Federal Reserve Bank of Chicago

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The Federal Reserve Bank of Chicago is located at the corner of LaSalle Street and Jackson Boulevard in the city's financial district.
Map of the Seventh District

The Federal Reserve Bank of Chicago (informally the Chicago Fed) is one of twelve regional Reserve Banks that, along with the Board of Governors in Washington, D.C., make up the nation's central bank. The Chicago Reserve Bank serves the Seventh Federal Reserve District, which encompasses the northern portions of Illinois and Indiana, southern Wisconsin, the Lower Peninsula of Michigan, and the state of Iowa. In addition to participation in the formulation of monetary policy, each Reserve Bank supervises member banks and bank holding companies, provides financial services to depository institutions and the U.S. government, and monitors economic conditions in its District.


As one of the Reserve Banks that make up the Federal Reserve System, the Chicago Fed is responsible for:

  • Helping to formulate national monetary policy. The Chicago Fed's CEO, Charles L. Evans, helps formulate monetary policy by taking part and voting in meetings of the Federal Open Market Committee (FOMC).
  • Providing financial services such as cash, check clearing and electronic payment processing. Each day the Federal Reserve System processes millions of payments in the form of both paper checks and electronic transfers. These payments services are offered to institutions in the Seventh District on a fee basis. Because of a nationwide reduction in the use of checking instruments, the Chicago Fed and most other Reserve Banks ceased processing paper checks on November 17, 2009 and electronic checks in 2010.[1] Items previously routed to this facility are now routed to the Federal Reserve Bank of Cleveland or to the Federal Reserve Bank of Atlanta.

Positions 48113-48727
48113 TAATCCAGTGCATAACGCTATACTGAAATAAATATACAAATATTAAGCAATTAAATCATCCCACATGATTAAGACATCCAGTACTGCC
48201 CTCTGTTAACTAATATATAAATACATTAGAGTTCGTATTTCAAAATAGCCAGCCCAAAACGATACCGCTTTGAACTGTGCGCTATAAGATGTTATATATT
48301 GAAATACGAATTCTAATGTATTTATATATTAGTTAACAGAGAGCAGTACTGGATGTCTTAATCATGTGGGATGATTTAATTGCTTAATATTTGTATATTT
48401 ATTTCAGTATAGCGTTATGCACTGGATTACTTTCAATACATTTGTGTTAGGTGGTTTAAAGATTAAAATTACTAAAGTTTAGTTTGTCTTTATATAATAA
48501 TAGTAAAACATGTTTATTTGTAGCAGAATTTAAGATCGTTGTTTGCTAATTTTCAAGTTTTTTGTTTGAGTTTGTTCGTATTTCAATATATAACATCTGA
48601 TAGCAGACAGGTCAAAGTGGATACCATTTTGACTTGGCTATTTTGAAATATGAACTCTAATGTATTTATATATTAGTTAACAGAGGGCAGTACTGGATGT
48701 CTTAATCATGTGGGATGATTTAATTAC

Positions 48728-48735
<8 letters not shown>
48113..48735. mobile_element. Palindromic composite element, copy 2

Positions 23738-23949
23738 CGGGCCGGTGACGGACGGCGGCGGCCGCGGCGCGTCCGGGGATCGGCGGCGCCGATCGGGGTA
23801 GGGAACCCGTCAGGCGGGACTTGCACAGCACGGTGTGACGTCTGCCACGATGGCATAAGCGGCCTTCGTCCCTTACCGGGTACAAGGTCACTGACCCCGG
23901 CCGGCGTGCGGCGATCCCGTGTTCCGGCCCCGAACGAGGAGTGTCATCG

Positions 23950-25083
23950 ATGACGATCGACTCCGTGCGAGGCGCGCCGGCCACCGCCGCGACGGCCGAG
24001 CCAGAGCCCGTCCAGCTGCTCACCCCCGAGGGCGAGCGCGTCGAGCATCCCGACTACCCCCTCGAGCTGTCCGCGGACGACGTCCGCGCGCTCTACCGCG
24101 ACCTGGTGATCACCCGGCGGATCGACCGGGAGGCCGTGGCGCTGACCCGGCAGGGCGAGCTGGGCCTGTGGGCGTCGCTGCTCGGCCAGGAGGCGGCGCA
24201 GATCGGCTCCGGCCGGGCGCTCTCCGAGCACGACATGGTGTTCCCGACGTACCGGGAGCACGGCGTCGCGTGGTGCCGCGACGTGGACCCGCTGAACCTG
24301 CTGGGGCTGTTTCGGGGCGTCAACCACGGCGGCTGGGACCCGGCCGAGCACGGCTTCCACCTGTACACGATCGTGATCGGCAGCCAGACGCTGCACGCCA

• Supervising and regulating state-chartered banks that are members of the Federal Reserve System, bank holding companies, and financial holding companies. These organizations are located within the Seventh Federal Reserve District.


Charles L. Evans is the president of the Chicago Fed. He took office on September 1, 2007 as the ninth president and chief executive officer of the Federal Reserve Bank of Chicago. Gordon Werkema is first vice president and chief operating officer of the Chicago Fed and product director of the Federal Reserve System's National Customer Relations and Support Office.[2]

The Chicago Fed annually co-hosts in Chicago an international banking conference to examine cross-national banking and finance issues.[3]

Current Board of Directors[edit]

The following people serve on the board of directors as of 2013:[4] All terms expire December 31.[4]

Class A[edit]

The Federal Reserve Bank of Chicago's entrance is on LaSalle Street.
Class A
Name Title Term Expires
Mark C. Hewitt President and Chief Executive Officer
Clear Lake Bank & Trust Company
Clear Lake, Iowa
Frederick H. Waddell Chairman and Chief Executive Officer
Northern Trust Corporation and The Northern Trust Company
Chicago, Illinois
William M. Farrow President and Chief Executive Officer
Urban Partnership Bank
Chicago, Illinois

Class B[edit]

Class B
Name Title Term Expires
Jorge Ramirez President
Chicago Federation of Labor
Chicago, Illinois
Nelda J. Connors Chairwoman and Chief Executive Officer
Pine Grove Holdings, LLC
Chicago, Illinois
Terry Mazany President and Chief Executive Officer
The Chicago Community Trust
Chicago, Illinois

Class C[edit]

Class C
Name Title Term Expires
Vacant 2013
Jeffrey A. Joerres


Chairman and Chief Executive Officer
Manpower Inc.
Milwaukee, Wisconsin
Greg Brown

(Deputy Chair)

Chairman and Chief Executive Officer
Motorola Solutions, Inc.
Schaumburg, Illinois

Money Museum[edit]

The Money Museum traces the history of the Federal Reserve Bank and also displays currency used in the past.

The Bank's Money Museum [5] is free and open to the public year-round from 8:30am to 5pm, Monday through Friday, except on Bank holidays.[6] All visitors must show a photo identification, walk through a metal detector and have their bags x-rayed before entering the Money Museum. No food or drink are allowed in the museum. Guided tours lasting roughly 45 minutes are available at 1pm on Monday through Friday, or by appointment. You can also visit the Money Museum on your own at any time during open hours. The museum includes a free kiosk, which takes your picture in front of a million dollars in $100 bills. Also, a million dollars in ones as well as twenties is on display. The museum has been known for giving out bags of shredded money as souvenirs.[7]


The Federal Reserve Bank of Chicago Detroit Branch is the only branch of the Federal Reserve Bank of Chicago.

See also[edit]


External links[edit]

Coordinates: 41°52′43″N 87°37′54″W / 41.878484°N 87.631567°W / 41.878484; -87.631567